Each time I went, the therapist would ask me if I had experienced improvement. I would say none or “Maybe a little.” I wanted there to be improvement and kept trying to believe it was happening, but it didn’t seem to be there. She was disappointed and acted perplexed. She subtly pressured me to say I was doing better.

She added another treatment. This was called the Graston technique, where the therapist “breaks up muscle tissue” with a stainless steel tool. She said I probably had adhesions that needed to be broken up. At the time, I also had a transient problem with my elbow, so she did the Graston technique on my forearm as well as on my shoulder muscles near my neck.

The Graston technique hurt and left bruises. At first, the pain of the treatment and the bruises made me feel we were “doing something.” I could feel and see the effects. Unfortunately, my neck didn’t particularly improve. And having bruises all up and down my forearm didn’t fix my elbow.

I looked up the research on the Graston technique and it turns out the evidence for it is thin to nonexistent. The review study found its results to be no better than placebo. I started to have doubts.

One day at the beginning of the third week, I asked the therapist if she could not measure something, anything, about my neck. Could she not measure range of motion so we would be able to judge whether there was progress? She said, “Well, that’s kind of hard…..” Her voice trailed off.

That was it for me. This just couldn’t be right. My subjective responses shouldn’t have to be the only measure of progress for something that seemed so…measurable.

I went back to my doctor and asked for a different referral. I asked him to find me the most hard-ass, science-based PT in my area. He did. I went to a different practice.


At the beginning of my first visit, the physical therapist used an instrument called a CROM: cervical range of motion instrument. (That’s cervical as in neck.) Well, well. Something relevant to my condition can be measured after all! The CROM was patented in the 1980s and experimentally verified in 1990 as a superior method for measuring neck range of motion, so it’s not new on the block. It’s an instrument in the inclinometer family.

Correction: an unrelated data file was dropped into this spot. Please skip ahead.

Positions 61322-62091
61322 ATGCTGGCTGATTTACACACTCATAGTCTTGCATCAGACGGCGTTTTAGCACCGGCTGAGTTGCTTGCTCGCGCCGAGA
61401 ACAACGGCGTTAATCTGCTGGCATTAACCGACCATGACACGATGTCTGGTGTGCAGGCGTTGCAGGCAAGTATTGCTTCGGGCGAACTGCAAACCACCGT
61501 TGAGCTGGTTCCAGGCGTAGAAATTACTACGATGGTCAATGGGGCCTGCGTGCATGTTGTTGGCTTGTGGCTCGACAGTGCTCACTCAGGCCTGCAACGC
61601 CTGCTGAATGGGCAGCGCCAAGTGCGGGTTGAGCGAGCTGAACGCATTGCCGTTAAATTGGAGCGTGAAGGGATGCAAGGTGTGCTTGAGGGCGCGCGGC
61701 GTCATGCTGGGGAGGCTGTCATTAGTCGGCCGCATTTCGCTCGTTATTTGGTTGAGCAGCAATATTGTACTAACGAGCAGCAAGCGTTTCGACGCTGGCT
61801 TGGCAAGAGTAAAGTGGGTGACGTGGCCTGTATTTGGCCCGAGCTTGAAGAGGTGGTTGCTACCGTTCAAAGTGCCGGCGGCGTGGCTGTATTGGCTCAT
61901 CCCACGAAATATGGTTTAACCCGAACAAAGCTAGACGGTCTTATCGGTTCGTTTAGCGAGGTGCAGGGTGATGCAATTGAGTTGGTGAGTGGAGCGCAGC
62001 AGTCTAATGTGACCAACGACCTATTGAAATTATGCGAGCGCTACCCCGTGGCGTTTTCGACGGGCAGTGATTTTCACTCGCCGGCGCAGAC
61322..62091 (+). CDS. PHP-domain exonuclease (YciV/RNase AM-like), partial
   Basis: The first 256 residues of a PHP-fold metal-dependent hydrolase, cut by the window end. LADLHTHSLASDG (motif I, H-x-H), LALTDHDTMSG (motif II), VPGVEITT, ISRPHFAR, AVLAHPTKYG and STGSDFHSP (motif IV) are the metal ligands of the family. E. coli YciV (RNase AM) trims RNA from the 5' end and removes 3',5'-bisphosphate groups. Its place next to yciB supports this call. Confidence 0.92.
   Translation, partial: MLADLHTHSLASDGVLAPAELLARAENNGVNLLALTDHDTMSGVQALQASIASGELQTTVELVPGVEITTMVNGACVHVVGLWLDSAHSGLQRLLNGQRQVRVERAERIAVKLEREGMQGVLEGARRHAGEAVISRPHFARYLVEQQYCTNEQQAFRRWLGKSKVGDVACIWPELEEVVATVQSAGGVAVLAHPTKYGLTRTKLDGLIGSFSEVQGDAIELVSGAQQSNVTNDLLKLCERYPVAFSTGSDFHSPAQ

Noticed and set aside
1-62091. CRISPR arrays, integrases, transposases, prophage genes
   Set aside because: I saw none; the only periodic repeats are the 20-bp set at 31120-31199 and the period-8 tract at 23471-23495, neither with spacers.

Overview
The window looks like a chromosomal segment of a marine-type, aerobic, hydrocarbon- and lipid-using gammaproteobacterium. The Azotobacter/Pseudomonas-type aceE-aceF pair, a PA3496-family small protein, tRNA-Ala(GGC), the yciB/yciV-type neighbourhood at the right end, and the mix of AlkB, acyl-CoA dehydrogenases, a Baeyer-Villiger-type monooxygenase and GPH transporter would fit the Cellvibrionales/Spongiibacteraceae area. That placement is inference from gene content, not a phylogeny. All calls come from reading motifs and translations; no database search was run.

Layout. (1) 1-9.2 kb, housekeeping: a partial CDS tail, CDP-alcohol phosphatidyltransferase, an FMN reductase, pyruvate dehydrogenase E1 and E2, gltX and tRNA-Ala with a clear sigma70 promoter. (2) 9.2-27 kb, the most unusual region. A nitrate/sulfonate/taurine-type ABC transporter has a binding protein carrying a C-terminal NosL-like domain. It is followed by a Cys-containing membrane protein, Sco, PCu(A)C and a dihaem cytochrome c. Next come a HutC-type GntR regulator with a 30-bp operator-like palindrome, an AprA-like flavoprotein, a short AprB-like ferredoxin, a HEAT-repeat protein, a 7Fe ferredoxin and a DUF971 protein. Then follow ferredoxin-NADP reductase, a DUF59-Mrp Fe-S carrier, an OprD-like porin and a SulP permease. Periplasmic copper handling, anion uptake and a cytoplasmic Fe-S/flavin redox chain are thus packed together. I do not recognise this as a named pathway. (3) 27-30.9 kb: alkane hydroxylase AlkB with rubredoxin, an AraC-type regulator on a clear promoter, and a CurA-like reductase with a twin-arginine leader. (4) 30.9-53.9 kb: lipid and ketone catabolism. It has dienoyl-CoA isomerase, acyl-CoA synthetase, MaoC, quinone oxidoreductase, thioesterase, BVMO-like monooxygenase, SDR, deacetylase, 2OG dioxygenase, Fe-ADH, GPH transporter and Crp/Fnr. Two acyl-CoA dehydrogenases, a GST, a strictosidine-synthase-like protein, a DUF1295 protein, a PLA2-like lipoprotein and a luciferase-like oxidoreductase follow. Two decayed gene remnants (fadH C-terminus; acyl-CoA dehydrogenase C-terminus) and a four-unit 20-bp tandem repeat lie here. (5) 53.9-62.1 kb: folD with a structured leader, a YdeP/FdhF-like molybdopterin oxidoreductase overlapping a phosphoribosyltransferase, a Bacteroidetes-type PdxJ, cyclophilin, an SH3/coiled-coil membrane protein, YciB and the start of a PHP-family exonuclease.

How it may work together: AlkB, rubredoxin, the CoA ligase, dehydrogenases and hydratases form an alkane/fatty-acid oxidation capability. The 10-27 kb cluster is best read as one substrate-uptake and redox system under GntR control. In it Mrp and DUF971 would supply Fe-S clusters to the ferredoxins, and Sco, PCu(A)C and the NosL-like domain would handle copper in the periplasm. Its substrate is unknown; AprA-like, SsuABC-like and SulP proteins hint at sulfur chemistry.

CROM: a cervical range of motion instrument that is part of science-based physical therapy

He measured and recorded the range of motion of my neck on three axes before we did anything else. I didn’t ask him to do this. Measurement was the natural first step of a data-driven approach. He told me how much range of motion I had, in degrees, in the axis I was concerned about (side to side). He told me how my results deviated from what was normal for my age. He talked to me about my neck condition and described which muscles I would need to strengthen to alleviate the problem that had developed.

The difference in approach was immediately obvious. I told him about my previous experience. He asked what exercises they had me do and I told him. He said a couple were okay but one of them was specifically contraindicated for my condition and told me why. I told him about the heat treatment. He mentioned that the inappropriate use of heat actually helped keep him in business—it often created problems rather than resolving them.

I didn’t bring up their use of the T.E.N.S. unit, but I have noticed subsequently that in all the times I have gone to the new practice to exercise, I have seen the therapist use T.E.N.S. on only a couple patients. The other practice appeared to use it across the board for everyone. That told me something, too. (Among other things, T.E.N.S. is a billable procedure for many conditions; all the therapist has to do is say it is warranted.)

My sessions at the new practice were completely different. Instead of lying there getting heat, shock, or stainless steel instruments ground into me, I had about 40 minutes of exercises to do, then a cooldown. I was advised to never, ever continue exercising if it hurt. Fatigue was okay; pain was not.

After I finished the allotted sessions my insurance covered, the physical therapist got out the CROM and measured the range of motion in my neck. I had gained 12 degrees of rotation on the affected side. The range of motion was now close to normal for my age. I also gained a 20% improvement in side bending (moving the ear towards the shoulder) on the other side. And my overall neck strength rose from 3/5 to 4/5 on the Muscle Strength Scale.

But this wasn’t the end of my treatment. He explained that it could take more than a year to build the musculature I needed to gain to maintain the joints and get all the range of motion my body was capable of. I had exercises I could do at home, and I joined the “graduate program” at the practice so I could continue to use the gym.

We See This in Dog Training